Correction to This Article
A Sept. 12 article about Sunni-Shiite romances in Iraq incorrectly said that Shiites are the minority population in the country. Shiites are the majority.

Even Dating Is Perilous In Polarized Baghdad

Qais Jassim, 26, a Shiite from the Adhamiyah section of Baghdad, says he spent his wedding night petrified that his Sunni wife's relatives would behead him.
Qais Jassim, 26, a Shiite from the Adhamiyah section of Baghdad, says he spent his wedding night petrified that his Sunni wife's relatives would behead him. (By Amit Paley -- The Washington Post)
By Amit R. Paley
Washington Post Staff Writer
Tuesday, September 12, 2006

BAGHDAD -- He was a dashing young computer engineer. She was a shy student at his alma mater. They fell in love over lunch last year in the university cafeteria and promptly became engaged.

As they prepared for a future together, the couple barely discussed a subject that, under Saddam Hussein's rule, amounted to a footnote in matters of the heart: He was a Shiite Muslim; she was a Sunni Kurd.

But now those labels are tearing the couple apart. Barred by their families from marrying anyone of the opposite sect, the couple has erased one another's cellphone numbers and stopped speaking.

"There is no hope in this country anymore for Sunnis and Shiites to fall in love," said Husham al-Gizzy, a 25-year-old engineer, as he buried his face in his hands and recounted the story.

For decades, marriages between Sunnis and Shiites in Iraq were as ordinary as the daily call to prayer. But the sectarian warfare gripping the country has created a powerful barrier to Sunni-Shiite romances.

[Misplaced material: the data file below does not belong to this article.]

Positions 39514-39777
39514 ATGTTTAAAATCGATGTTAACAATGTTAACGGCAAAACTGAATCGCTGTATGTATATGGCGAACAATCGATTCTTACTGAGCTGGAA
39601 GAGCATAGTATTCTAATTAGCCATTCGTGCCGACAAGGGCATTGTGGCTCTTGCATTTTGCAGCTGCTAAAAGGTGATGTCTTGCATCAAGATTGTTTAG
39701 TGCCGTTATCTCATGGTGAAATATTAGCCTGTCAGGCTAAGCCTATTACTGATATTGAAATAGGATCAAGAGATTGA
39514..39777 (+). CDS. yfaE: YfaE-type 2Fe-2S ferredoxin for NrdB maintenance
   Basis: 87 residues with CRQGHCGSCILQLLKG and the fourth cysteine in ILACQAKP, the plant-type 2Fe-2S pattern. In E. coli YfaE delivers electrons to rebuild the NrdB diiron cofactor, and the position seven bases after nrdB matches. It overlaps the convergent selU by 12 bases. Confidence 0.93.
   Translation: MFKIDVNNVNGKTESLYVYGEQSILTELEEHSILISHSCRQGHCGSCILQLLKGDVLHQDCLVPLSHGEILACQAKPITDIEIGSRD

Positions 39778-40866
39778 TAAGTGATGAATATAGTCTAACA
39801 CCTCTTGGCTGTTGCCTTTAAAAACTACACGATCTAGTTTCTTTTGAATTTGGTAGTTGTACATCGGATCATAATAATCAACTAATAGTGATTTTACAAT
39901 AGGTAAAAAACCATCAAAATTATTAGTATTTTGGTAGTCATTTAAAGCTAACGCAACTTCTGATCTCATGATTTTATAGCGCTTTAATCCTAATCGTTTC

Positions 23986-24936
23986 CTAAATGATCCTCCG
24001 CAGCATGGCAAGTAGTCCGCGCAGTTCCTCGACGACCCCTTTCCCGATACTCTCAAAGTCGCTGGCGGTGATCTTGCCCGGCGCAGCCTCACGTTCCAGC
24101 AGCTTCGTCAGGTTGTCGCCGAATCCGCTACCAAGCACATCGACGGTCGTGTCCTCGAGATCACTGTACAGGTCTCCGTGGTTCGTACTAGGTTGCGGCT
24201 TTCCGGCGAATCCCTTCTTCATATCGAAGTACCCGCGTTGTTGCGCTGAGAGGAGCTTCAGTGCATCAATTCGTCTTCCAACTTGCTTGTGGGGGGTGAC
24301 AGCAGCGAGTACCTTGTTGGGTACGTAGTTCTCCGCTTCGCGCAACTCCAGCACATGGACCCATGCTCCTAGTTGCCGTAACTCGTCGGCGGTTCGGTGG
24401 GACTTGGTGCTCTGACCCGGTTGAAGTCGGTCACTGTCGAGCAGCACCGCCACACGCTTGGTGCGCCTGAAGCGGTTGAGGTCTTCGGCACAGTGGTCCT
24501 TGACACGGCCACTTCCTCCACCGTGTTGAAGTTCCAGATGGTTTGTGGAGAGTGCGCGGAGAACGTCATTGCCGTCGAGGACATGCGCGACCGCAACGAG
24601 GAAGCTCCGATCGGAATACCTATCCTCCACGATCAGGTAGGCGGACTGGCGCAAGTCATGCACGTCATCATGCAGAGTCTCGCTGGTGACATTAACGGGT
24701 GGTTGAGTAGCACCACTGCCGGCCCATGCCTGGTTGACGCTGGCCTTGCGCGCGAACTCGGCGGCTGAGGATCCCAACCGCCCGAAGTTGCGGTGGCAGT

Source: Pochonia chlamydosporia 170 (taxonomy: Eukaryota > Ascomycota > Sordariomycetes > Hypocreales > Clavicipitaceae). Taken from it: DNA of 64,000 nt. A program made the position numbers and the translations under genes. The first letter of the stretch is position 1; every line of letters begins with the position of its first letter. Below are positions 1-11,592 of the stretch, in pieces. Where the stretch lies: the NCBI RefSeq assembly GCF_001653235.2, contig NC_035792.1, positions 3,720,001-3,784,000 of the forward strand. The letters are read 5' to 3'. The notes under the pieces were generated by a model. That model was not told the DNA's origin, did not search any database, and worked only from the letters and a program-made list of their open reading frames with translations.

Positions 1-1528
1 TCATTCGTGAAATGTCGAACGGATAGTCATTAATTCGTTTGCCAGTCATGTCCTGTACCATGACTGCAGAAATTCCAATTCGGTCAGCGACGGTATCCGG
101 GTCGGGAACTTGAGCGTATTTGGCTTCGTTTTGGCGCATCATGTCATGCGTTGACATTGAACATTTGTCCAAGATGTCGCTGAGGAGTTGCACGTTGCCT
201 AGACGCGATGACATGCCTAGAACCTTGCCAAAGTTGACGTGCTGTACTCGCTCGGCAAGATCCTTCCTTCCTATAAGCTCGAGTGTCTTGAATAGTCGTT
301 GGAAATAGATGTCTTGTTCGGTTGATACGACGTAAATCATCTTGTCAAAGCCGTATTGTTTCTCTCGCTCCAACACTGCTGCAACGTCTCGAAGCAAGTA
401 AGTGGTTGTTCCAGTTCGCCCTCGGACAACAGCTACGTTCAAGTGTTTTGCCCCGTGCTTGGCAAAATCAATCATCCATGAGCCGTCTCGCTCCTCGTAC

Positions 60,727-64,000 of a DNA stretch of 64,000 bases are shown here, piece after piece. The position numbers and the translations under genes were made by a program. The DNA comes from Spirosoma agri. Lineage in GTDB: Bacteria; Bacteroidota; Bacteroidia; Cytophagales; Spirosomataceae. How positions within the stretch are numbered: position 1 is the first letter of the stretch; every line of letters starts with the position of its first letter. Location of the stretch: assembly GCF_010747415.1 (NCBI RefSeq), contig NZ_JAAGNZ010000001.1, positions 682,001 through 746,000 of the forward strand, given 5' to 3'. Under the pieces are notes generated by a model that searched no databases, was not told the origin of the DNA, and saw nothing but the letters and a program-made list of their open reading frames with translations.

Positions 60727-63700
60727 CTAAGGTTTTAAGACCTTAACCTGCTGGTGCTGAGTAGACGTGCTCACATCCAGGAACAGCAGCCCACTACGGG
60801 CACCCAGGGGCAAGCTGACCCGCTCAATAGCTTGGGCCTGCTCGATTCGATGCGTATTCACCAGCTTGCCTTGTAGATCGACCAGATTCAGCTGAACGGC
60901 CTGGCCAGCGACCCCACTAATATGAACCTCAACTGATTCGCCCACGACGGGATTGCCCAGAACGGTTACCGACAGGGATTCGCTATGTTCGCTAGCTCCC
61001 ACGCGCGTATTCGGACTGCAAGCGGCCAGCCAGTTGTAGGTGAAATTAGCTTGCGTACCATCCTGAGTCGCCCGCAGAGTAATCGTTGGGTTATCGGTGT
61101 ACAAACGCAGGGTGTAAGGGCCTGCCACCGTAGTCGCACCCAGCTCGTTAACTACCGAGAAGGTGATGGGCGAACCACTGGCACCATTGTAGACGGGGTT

Married couples have filed for divorce rather than face the scorn of their neighbors. Fiances have split up as a result of death threats. And, increasingly, young single Iraqis have concluded that it is simply easier to stick to their own kind when it comes to love and family.

In a country where intermarriage was long considered the glue that held a fragile multi-ethnic society together, the romantic segregation of Sunnis and Shiites is more than just a reflection of the ever more hate-filled chasm between the two groups. It is also a grim foreboding of the future.

"Everyone is just taking sides to prepare for a big civil war," said Adnan Abdul Kareem Enad, manager of Sot al-Jamayaa, a radio station that has aired tales of star-crossed Sunni and Shiite lovers. "You can see the polarization of Iraq in the tensions between Sunnis and Shiites in marriage and dating."

The new taboo on Sunni-Shiite romances is only one of many impediments to love in this war-ravaged country. Religious authorities have forbidden casual dating. Women fearful of the bloodshed have become prisoners in their own homes. Couples have shunned posh restaurants once filled with lovebirds because they fear suicide bombers or kidnappers.

"This is the age of cellphone love," said Omar al-Azzawi, 33, an Internet cafe owner who has a Sunni father and a Shiite mother. "If I marry someone, we'll have to get married on the phone. We'll probably have to make love on the phone, too."

Still, the burgeoning obstacles to Sunni-Shiite romances remain among the most ominous signs of the rapidly deteriorating relationship between the two sects. Although underlying tensions always simmered between Hussein's Sunni government and the country's oppressed Shiite minority, few expected them to flare so violently and so quickly after his government collapsed.

For Hameed Ayad, a 24-year-old Sunni, the disintegration of his engagement to a Shiite classmate came swiftly after the 2003 U.S.-led invasion. His betrothed shocked him by expressing newfound pride in once-suppressed Shiite customs such as public self-flagellation and pilgrimages to the holy cities of Karbala and Najaf.

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